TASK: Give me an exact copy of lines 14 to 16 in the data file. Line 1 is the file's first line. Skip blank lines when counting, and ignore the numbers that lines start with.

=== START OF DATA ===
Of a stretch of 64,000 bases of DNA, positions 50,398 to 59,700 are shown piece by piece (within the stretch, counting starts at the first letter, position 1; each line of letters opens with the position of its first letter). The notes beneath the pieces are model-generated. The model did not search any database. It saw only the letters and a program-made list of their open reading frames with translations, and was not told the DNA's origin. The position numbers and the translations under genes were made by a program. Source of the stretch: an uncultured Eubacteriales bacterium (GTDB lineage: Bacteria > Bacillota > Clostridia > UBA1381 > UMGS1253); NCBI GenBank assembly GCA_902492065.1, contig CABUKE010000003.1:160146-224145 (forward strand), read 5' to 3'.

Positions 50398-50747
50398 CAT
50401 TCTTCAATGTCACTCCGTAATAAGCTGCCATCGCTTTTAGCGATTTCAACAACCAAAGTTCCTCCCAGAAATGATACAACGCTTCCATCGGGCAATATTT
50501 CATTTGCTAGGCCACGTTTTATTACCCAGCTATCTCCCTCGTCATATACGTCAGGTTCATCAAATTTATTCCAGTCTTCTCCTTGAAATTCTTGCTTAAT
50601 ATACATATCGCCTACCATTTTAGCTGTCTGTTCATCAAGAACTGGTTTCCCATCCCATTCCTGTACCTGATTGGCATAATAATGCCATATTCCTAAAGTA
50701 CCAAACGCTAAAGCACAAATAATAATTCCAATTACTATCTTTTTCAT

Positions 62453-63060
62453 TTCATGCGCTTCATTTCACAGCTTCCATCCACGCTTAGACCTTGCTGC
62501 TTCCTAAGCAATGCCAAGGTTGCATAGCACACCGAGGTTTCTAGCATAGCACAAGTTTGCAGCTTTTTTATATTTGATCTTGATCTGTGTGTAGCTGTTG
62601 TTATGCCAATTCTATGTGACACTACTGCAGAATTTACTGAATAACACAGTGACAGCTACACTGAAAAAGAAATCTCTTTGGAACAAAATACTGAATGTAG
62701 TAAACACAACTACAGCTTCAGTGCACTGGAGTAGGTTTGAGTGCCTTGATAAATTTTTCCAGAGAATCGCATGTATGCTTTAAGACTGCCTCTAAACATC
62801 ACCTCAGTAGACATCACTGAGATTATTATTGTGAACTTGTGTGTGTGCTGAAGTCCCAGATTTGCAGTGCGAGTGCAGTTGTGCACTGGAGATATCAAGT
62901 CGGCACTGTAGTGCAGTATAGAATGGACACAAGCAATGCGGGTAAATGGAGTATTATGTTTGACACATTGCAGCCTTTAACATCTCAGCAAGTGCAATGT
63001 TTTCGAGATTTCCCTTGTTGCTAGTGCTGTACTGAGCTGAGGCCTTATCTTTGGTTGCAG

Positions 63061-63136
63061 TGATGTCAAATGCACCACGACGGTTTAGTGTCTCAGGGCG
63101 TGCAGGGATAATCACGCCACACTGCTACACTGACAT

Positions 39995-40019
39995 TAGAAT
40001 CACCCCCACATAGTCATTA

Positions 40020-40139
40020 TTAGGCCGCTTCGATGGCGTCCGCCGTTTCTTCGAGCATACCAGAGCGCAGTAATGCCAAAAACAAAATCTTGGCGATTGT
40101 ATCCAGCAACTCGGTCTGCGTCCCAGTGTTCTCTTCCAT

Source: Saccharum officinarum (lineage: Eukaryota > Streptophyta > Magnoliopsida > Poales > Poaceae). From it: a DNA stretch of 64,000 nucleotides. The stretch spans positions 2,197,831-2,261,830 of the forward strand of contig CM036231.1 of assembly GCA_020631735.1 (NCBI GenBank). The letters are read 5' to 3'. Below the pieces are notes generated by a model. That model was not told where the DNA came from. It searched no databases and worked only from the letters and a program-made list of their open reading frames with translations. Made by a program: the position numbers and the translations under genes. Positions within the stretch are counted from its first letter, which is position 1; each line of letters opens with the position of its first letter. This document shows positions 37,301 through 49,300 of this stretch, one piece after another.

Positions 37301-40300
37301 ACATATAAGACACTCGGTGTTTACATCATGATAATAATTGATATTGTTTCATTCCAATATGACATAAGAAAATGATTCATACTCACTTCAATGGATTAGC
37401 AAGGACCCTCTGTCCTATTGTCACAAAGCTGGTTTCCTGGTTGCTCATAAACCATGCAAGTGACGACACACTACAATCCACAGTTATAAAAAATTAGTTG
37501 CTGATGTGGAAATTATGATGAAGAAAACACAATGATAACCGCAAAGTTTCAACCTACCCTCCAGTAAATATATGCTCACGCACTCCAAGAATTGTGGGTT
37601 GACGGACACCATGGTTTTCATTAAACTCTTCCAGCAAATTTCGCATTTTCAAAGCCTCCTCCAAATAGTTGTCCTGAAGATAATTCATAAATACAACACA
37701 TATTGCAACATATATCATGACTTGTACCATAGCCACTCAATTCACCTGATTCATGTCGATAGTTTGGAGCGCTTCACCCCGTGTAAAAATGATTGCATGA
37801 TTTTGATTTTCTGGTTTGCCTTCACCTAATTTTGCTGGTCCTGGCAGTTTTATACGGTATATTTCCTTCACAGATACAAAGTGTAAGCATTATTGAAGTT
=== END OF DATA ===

62901 CGGCACTGTAGTGCAGTATAGAATGGACACAAGCAATGCGGGTAAATGGAGTATTATGTTTGACACATTGCAGCCTTTAACATCTCAGCAAGTGCAATGT
63001 TTTCGAGATTTCCCTTGTTGCTAGTGCTGTACTGAGCTGAGGCCTTATCTTTGGTTGCAG

Positions 63061-63136